MKP-1 regulates NSCLC cell growth and tumor metabolism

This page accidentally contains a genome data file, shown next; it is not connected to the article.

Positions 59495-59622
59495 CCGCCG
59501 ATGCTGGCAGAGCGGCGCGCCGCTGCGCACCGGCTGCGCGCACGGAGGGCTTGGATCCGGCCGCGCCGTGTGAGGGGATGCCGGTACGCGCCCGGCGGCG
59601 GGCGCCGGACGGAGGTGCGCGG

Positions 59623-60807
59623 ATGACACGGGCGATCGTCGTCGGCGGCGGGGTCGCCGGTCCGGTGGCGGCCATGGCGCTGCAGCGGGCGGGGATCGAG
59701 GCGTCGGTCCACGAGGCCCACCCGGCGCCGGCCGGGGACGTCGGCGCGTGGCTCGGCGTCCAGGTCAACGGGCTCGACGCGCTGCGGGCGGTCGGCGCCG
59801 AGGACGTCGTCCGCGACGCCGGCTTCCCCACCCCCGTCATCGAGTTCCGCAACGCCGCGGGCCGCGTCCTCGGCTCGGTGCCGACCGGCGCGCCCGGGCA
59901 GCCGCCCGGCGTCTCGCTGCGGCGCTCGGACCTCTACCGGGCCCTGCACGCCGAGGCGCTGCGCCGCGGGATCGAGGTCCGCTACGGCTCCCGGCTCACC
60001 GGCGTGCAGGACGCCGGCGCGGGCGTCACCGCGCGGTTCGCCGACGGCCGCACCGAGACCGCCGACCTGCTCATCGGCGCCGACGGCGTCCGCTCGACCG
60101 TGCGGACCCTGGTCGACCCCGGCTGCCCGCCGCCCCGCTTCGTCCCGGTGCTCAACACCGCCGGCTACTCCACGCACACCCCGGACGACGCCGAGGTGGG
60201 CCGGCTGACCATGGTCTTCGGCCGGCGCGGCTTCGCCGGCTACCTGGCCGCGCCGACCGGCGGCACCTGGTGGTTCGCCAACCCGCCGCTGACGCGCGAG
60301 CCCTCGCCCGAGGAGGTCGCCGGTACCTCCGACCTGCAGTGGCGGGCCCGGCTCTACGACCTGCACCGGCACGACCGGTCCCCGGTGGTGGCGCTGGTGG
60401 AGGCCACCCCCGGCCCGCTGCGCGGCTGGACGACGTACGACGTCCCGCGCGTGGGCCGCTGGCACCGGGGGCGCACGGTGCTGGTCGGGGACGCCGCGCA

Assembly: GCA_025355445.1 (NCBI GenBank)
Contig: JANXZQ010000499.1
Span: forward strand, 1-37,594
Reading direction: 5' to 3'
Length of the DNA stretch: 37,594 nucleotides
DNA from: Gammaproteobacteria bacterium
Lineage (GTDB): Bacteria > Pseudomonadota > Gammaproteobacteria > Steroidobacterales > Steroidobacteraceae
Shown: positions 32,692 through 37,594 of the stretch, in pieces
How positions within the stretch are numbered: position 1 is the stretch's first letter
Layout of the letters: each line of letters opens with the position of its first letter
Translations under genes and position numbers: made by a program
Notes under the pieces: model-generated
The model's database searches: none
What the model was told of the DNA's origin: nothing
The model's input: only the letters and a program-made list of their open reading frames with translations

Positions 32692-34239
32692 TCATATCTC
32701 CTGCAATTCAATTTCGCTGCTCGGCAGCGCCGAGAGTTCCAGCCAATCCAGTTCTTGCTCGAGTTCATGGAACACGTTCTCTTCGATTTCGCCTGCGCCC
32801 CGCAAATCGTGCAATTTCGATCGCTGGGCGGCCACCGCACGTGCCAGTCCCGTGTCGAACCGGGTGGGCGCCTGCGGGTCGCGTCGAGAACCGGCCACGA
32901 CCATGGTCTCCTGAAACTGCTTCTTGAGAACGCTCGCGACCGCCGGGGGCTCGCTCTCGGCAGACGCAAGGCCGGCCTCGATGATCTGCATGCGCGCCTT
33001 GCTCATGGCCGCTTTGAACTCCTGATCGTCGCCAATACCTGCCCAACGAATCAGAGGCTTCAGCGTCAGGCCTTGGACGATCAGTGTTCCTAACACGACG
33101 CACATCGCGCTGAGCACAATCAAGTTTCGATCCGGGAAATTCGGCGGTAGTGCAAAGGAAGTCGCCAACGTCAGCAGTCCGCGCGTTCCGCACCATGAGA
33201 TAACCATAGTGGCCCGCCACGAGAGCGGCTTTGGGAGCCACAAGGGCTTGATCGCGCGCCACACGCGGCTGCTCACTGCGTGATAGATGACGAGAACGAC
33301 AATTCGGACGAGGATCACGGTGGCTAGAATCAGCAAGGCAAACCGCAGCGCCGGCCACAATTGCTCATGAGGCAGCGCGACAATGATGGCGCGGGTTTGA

To explore the role of MKP-1 in lung cancer, we developed two MKP-1-knockdown lines from A549 cells, siMKP1-C1 and siMKP1-C2. RT-PCR analysis revealed >50% reduction of MKP-1 mRNA levels in siMKP1-C1 and siMKP1-C2 cells, compared to the control cell line siCon (Figure 1A). Similar reductions in MKP-1 protein expression were also found (Figure 1B). Knockdown of MKP-1 reduced the migration (Figure 1C), invasion (Figure 1D), proliferation (Figure 1E) and drug resistance to cisplatin of siMKP1-C1 and siMKP1-C2 cells (Figure 1F). MKP-1 knockdown also markedly inhibited the tumor growth in siMKP1-C1 and siMKP1-C2 xenografts (Figure 2A). Given that tumor cells often develop an altered metabolism to cope with the demands of increasing cell-mass during growth, we investigated whether the MKP-1-dependent proliferation involves metabolic reprogramming. Indeed, MKP-1 knockdown caused decreased glucose uptake and lactate production, indicating reduced glycolysis (Figure 2B, 2C). Knockdown of MKP-1 decreased the activity of G6PD, the rate-limiting enzyme of the pentose phosphate pathway (PPP), shunting the carbon flow from glucose to ribose-5-phosphate, thus generating the reducing agent NADPH that is essential for maintaining cellular redox status. Citrate, the intermediate for fatty-acid synthesis, was also decreased in siMKP1-C1 and siMKP1-C2 cells (Figure 2B2C). Furthermore, the reduced glutathione (GSH) level was also significantly reduced (Figure 2, 2B, 2C), indicating that MKP-1 also regulates the glutathione metabolism of tumor cells. Together, our data indicated that MKP-1 regulates metabolism essential for the proliferation and migration of NSCLC cells.